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It's pilgrims as usual at trouble-hit Sabarimala

Devdiscourse News Desk thiruvananthapuram India
Updated: 26-11-2018 20:19 IST
It's pilgrims as usual at trouble-hit Sabarimala

The Lord Ayyappa temple here, which had been witnessing a fall in pilgrim arrivals even more than a week after its opening, Monday witnessed a comparatively heavy surge of devotees, kindling hopes that the annual festival season was slowly limping back to normalcy.

According to unofficial figures, over 50,000 devotees have trekked the holy hills and offered prayers till this evening.

Pampa and Nilackal, the base camps, witnessed a heavy rush since morning and 'valiyanadapandal', the queue complex at the Sannidhanam, was marked by packed devotees carrying the 'irumudikettu', the sacred offering to the deity.

An officer of the Travancore Devaswom Board (TDB), which manages the Lord Ayyappa shrine, said though the official figures were yet to be released, it was the most crowded day since Sabarimala opened for the Mandalam-Makaravilakku pilgrimage season on November 16.

"The number of pilgrims is steadily increasing. Over 32,000 devotees offered prayers on Sunday, while the footfall was an average of 40,000-45,000 on Friday and Saturday," the TDB official told PTI.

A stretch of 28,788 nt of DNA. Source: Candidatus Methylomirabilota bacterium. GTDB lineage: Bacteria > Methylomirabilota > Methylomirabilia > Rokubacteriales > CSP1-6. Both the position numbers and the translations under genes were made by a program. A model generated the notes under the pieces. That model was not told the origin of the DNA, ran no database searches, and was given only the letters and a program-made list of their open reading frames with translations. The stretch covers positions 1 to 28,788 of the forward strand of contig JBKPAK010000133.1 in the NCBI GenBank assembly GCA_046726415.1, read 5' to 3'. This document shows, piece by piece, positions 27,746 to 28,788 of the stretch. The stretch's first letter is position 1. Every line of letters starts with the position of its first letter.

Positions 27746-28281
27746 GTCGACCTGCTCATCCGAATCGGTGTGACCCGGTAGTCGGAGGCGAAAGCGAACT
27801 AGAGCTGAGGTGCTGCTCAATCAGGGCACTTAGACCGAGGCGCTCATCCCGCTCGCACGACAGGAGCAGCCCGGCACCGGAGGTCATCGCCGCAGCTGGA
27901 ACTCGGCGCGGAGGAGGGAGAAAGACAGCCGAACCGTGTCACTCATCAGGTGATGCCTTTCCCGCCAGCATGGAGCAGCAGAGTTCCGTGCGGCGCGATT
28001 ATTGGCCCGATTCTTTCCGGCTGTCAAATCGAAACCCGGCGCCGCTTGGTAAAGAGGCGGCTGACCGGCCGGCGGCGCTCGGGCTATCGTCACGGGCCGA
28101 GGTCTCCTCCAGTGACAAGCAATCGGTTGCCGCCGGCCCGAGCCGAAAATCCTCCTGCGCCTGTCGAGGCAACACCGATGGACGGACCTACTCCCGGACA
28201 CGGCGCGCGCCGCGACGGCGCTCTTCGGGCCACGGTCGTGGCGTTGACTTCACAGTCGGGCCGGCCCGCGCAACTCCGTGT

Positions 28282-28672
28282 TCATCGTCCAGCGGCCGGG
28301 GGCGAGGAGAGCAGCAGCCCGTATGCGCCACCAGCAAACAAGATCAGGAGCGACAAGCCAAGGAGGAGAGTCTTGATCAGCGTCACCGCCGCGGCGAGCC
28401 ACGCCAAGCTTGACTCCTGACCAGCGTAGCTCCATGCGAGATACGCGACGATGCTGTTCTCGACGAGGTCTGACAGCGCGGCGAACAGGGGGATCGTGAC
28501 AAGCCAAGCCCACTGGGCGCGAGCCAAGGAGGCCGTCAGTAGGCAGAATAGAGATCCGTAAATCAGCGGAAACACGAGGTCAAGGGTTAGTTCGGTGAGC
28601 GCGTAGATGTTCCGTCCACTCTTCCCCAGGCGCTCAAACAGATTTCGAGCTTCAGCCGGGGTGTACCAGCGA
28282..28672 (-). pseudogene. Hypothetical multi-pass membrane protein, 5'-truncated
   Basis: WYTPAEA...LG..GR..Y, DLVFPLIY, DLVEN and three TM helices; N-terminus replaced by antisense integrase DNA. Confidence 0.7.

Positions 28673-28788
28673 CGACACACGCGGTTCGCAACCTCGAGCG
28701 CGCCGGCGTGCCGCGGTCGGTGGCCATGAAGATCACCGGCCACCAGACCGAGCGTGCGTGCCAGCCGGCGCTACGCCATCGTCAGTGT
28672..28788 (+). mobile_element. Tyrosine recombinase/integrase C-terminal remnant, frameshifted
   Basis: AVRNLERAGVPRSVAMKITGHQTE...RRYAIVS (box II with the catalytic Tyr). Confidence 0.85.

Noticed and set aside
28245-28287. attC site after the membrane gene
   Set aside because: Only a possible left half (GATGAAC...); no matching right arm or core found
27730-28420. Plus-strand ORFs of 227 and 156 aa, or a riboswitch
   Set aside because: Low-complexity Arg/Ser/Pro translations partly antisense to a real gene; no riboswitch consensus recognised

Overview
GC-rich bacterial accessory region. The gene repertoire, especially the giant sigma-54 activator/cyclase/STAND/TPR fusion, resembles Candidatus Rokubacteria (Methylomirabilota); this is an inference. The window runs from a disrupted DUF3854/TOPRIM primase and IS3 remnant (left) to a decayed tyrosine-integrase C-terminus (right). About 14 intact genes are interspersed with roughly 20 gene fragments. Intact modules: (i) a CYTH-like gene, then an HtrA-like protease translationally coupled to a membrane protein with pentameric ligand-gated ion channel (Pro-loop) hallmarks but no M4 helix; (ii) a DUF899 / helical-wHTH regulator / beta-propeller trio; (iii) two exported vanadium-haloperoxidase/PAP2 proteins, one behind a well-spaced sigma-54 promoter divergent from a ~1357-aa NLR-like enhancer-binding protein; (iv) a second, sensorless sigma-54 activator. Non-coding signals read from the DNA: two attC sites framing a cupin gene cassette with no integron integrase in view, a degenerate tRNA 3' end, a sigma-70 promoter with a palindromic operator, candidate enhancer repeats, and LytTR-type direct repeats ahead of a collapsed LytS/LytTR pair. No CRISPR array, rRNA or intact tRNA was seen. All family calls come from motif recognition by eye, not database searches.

Sabarimala usually witnesses an inflow of 50,000-1,00,000 pilgrims each day during the two-month long pilgrim season from November to mid-January. The official however admitted that local devotees are still keeping away from the shrine and a majority of the devotees coming here were from neighbouring states like Tamil Nadu, Andhra Pradesh and Karnataka.

The hill shrine had been witnessing raging protests by devotees and right-wing groups against the government's decision to implement the apex court verdict, permitting women of all age groups to pray at the temple.

Tension,frequent protests and restrictions imposed by police at the temple complex and surroundings had kept pilgrims away from Sabarimala.

The dip in pilgrim inflow has also affected the hundi collection and the sale of "appam" and "arvana", the prasadams, temple sources said.

(With inputs from agencies.)